Success Stories

Some of our feathered friends come to the Refuge as companions looking to find a true connection, whether human or bird. Read about residents who were welcomed to new homes.

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Welcome

A Refuge for Saving the Wildlife is a no-kill parrot rescue, rehabilitation, education and adoption shelter. We provide a safe place for parrots that have to be re-homed due to unfortunate situations that sometimes arise. Most of them were loved dearly and cared for, and when that was no longer possible, their companion-people did the most selfless act of kindness in finding them a good home.

We work together with other parrot groups to eliminate the need for rescues. Until then, we will provide temporary housing and care for any and all Psittacine birds (not including those with fatal and/or contagious diseases); educate the public about the proper care of exotic birds; and locate healthy, happy, and nurturing homes for those that are eligible.

The Refuge is established with the Internal Revenue Service as a 501(c)3 charitable corporation. We are licensed by the Illinois Department of Agriculture, Bureau of Animal Welfare to provide for adoptions. We are also a member of the Society of Animal Welfare Administrators.

Please note: We do NOT handle anything other than PARROTS, if you have found sick/injured wildlife, click here to find a licensed wildlife rehabilitator.

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Glencoe Golf

For several hours Friday, a search was taking place at the Glencoe Golf Club.

The goal was not to find errant tee shots, instead it was to locate as many species as possible.

The golf club hosted the Audubon International Bioblitz, an event during which children ran across fairways and greens in an effort to locate the varying types of plants, animals, birds and flowers nestled in the grounds.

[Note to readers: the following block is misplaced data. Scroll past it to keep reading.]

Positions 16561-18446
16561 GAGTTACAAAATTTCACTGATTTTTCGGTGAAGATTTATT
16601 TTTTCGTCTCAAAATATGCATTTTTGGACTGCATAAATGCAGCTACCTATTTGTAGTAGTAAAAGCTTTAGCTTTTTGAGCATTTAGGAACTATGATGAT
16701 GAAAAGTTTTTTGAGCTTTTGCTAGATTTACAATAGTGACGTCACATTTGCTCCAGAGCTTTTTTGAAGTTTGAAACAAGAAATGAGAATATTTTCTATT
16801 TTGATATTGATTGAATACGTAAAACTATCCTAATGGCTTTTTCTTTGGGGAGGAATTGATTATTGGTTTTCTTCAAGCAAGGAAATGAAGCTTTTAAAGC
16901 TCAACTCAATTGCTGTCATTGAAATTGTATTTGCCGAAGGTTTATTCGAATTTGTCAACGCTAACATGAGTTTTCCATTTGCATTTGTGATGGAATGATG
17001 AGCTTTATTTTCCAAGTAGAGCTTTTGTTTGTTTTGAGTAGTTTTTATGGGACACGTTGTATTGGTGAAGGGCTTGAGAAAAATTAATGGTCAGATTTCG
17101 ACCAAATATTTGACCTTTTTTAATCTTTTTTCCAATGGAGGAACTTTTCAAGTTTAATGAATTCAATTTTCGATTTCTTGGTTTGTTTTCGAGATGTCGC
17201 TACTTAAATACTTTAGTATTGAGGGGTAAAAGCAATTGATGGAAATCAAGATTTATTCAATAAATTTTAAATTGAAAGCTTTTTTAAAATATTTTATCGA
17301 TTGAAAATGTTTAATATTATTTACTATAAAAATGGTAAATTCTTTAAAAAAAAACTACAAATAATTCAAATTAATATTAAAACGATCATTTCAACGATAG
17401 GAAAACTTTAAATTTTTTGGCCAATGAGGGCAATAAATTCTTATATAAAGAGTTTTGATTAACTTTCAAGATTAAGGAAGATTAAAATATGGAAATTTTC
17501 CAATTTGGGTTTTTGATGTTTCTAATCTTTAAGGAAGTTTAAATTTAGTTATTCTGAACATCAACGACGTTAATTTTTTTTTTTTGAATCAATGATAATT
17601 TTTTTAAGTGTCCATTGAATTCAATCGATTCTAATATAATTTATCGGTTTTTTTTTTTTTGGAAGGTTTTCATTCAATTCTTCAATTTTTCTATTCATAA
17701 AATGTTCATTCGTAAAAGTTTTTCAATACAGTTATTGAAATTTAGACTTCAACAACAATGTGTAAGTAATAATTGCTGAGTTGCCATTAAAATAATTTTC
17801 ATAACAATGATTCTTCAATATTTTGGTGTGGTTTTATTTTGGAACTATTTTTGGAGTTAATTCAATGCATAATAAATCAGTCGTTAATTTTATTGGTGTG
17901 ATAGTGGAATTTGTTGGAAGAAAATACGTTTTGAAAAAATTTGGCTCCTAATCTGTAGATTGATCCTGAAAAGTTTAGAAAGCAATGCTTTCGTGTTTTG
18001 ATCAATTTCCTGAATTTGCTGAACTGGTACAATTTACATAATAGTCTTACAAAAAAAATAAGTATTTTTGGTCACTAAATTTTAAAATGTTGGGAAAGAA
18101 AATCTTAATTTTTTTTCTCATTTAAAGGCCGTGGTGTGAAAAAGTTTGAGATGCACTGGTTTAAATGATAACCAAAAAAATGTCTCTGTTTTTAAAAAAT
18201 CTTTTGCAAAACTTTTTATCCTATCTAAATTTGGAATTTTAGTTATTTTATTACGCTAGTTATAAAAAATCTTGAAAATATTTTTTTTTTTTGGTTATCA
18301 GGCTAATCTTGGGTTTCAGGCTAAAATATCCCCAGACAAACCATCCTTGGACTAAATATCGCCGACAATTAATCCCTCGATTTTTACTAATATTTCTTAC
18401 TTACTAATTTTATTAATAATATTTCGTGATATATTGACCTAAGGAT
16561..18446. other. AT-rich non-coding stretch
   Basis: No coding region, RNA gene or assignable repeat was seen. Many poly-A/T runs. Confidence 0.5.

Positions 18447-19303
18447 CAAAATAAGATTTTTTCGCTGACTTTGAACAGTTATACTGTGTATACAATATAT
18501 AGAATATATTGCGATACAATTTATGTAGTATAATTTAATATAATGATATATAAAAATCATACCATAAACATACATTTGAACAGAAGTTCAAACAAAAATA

“It is a means for people who normally don’t play golf to come out to the golf course and showcase the environmental value of the natural habitats,” explained Stella Nanos, the golf club’s general manager.

The highlight of the event was a scavenger hunt where children could locate trees, plants and fungus while using an app to identify particular species. Prizes were awarded to the children who found the largest number.

Before they went on their quest, participants could see and learn about several birds owned by Glencoe Deputy Public Safety Chief Richard Weiner and his wife, Karen, who are members of A Refuge for Saving the Wildlife. Richard Weiner displayed two types of cockatoos.

“They are very empathic creatures, they are connected to humans and very social,” he said. “This is what they want and they want to be with you all the time.”
The Weiners also brought two owls and a pigeon they rescued two years ago. They hoped the presentation would serve as a larger lesson to both adults and children.

“Birds can make great pets,” Richard Weiner said. “But they can be difficult, and the other part is to think about the animals you don’t see outside such as owls because people put out poison for mice and the owls eat the mice and then they die from the poison.”

The Bioblitz represented a larger initiative at the golf club, a designated Audubon cooperative sanctuary. With the designation there is a responsibility for environmental engagement and educational and outreach efforts.

“We have to be good stewards of the land,” Nanos added.

As for sustainability efforts taken at the golf club, Nanos said the rainy spring has meant crews have not had to water the greens and fairways so far in 2019.

“We gather all the rainwater and the runoff and use it for our irrigation. We don’t irrigate the entire course, that is part of our dedication to Audubon International. We only irrigate a small percentage of it to save on water,” she said.

Nanos added there are eight natural areas that are not maintained or irrigated at the golf club, thereby allowing a habitat for wildlife.

Among the residents stopping by included Peter Mulvaney, a village board trustee and a member of Glencoe’s Sustainability Task Force.

Mulvaney was pleased with what he saw as he took his son out on the course for the scavenger hunt.

“It is getting people out in nature and appreciating what we have here from a natural resources perspective,” he said.


Daniel I. Dorfman
Pioneer Press
Daniel I. Dorfman is a freelance reporter.

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